As Easter is rapidly approaching, I wanted to share some resources and encouragement to strengthen your faith during this celebratory season so I decided to host an Easter Basket Giveaway. Note: This post may contain affiliate links which means that I may receive a small commission (at no additional cost to you) to help fund The Thin Place. See the sidebar for my full disclosure.  This Easter basket is a compilation of several things from The Daily Grace Co. which is a wonderful source of encouragement for your faith throughout the entire year. The Freedom and Grace devotional on the book of Galatians is a powerful study of Christ’s work during Holy Week and what it means to our lives. It is a beautiful way to encourage your heart this Easter season. If you’re looking for a tangible reminder of where your heart needs to be focused, the “Abide” necklace is a beautiful way to prompt you throughout your day to keep your heart rooted in Jesus.   Finally, the “Grace and Goals” notepad keeps goals at the forefront of our mind while also keeping us rooted in the grace of God. Also included in the giveaway is a beautiful mug, spring-scented candle, temporary Scripture tattoos from Armed with Truth (Get $5 off your order by clicking here), and a rustic “Be Still” sign. This Easter, let’s fill our lives with things that revive our faith and point us to the truth of the Gospel. I hope that this giveaway is an encouragement and launching point that causes all of us to evaluate what we can do to celebrate this Easter season in a way that encourages spiritual growth. As my gift to everyone this Easter season, The Thin Place Resource Library also contains a free Holy Week Devotional to strengthen us all by centering our minds and hearts as we march towards Easter Sunday. Sign-up below for access and to enter the Easter Basket Giveaway! Please take a moment and share this giveaway with a friend who could use some encouragement!

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Are You Ready For Holy Week? Here’s Your Free Devotional

Holy Week is almost upon us. To the rest of the world, this is simply another week. For us, this is a special time, set apart from the rest of the year to remind us that we are set apart from the rest of the world. It is a quiet week, a time of reflection and of mourning. We grieve our sinful desires and lives and ache when we see the cost of all of our failure. We long for everything to be made new, for the victory of Easter Sunday, but we can’t ignore the pain and sorrow that this week displays. We can’t skip over Christ’s work on Calvary and simply celebrate His victory. They are deeply connected. I am sharing a devotional in The Thin Place Resource Library to encourage you to slow down and walk through each day of this week with intentionality. Instead of surrendering it to the world, let’s retrain our hearts and minds to insert our lives into the story of our salvation. This is not just another work week, this is the week when the true work was done. The Grave burst open and Death died but first, Jesus sweat blood and cried out, begging to God for His task to be taken from Him. We need to keep our eyes open to every part of the story, the struggle and the victory, this week. Because looking at Christ’s vulnerability and the struggle to carry out the task God had given Him, it gives me hope. When I see the betrayal of Judas, the frailty of the Disciplines in the Garden, the emotional uncertainty that Christ felt, my heart fills with hope. Because I see that even in the greatest story, humanness flooded the action. Friends may have betrayed Him, but that wasn’t because He was wrong. The Disciplines were broken, but they were used mightily. Jesus asked God to take away the task God had given Him, but He still moved forward in fearful obedience. I am hopeful because, even in my brokenness, even when I am begging God to take away the task before me, He can still use my obedient hands. We are not enough. We will falter. But we serve the one who did not falter when given the unbearable weight of the sins of the world. So let us contemplate that this Holy Week, then let us…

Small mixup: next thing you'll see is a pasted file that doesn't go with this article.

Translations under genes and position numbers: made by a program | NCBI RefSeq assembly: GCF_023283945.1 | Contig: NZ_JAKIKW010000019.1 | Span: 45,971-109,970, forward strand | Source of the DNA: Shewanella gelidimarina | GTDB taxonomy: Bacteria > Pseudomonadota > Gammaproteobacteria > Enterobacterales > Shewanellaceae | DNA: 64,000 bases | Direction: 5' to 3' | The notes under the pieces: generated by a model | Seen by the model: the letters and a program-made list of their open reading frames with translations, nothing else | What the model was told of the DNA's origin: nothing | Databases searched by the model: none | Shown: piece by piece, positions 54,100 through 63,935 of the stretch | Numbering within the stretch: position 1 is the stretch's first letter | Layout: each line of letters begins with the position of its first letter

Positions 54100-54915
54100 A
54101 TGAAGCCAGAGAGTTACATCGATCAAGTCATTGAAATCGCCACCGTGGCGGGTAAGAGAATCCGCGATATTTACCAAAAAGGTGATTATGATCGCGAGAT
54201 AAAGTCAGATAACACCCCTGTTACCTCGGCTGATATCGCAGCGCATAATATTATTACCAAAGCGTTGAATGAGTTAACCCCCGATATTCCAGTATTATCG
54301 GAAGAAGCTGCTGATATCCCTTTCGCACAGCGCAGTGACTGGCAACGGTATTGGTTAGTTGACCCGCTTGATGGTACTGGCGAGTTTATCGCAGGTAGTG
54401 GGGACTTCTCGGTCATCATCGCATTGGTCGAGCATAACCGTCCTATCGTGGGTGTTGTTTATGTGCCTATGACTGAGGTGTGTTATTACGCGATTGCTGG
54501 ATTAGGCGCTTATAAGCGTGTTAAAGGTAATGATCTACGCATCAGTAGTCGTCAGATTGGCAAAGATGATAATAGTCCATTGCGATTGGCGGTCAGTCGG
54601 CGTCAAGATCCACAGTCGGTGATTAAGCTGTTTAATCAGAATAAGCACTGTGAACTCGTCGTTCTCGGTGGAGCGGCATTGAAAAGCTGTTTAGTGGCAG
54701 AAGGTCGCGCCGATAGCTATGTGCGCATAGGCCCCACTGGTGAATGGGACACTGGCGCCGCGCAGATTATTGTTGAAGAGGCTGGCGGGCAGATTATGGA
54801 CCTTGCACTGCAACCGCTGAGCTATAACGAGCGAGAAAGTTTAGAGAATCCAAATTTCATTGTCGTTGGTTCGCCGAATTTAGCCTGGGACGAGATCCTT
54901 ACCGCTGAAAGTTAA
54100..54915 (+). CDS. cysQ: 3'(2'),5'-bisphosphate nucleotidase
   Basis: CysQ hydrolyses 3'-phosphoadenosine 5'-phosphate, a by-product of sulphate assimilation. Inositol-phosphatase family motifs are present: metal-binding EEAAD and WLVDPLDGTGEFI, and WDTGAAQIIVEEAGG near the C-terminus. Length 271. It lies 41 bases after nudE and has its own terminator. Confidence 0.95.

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Pride and Knowing Your Worth: 4 Questions Christians Must Consider

Pride has lost its place on the shelf of vices and has been invited to the table as a virtue. Carrying with us, pride for who we are, for what we’ve accomplished, has been deemed a crucial component of self-respect. Psychologists and counselors, well-intended though they may be, have encouraged us all in this. In many cases, even pastors have encouraged their congregates to embrace “healthy” pride without weighing this modern phenomenon against Scripture. But, like everything we come in contact with, we need to take this idea and run it through the filter of Scripture. “When pride comes, then comes disgrace, but with the humble is wisdom.” – Proverbs 11:2, ESV Pride is a dangerous slope. And we would be wise to heed Paul’s words and to boast in nothing but Christ’s work, not our own skills. When we find ourselves slipping into prideful thoughts, we need to ask ourselves four questions. What Am I Above? What actions or avoidances are causing me to think highly of myself? Am I looking at a sin and saying, “I would never!” instead of, “but for the grace of God go I?” For by grace you have been saved through faith. And this is not your own doing; it is the gift of God, not a result of works, so that no one may boast. – Ephesians 2:8-9, ESV When I experience pride in my life, it is often because I am making incorrect assumptions about myself and my ability to withstand sin. Instead of assuming that we would never succumb to temptation, we need to stop and consider that maybe I haven’t been in the situation other’s have been in. I assume superiority and mastery over sin instead of compassion on someone who is ensnared. When I remember that pride comes before a fall, I take the threat of sin more serioulsy and guard myself as I should. Who Am I Better Than?  Pride innately assumes that I am better than someone else. It is taking my good sense, my self-control, my ambition, and comparing myself to another person who presumably lacks these qualities. “Let each one test his own work, and then his reason to boast will be in himself alone and not in his neighbor.” -Galatians 6:4 Our work needs to be tested against the only measuring stick we are provided with, the perfect Christ. When we compare ourselves…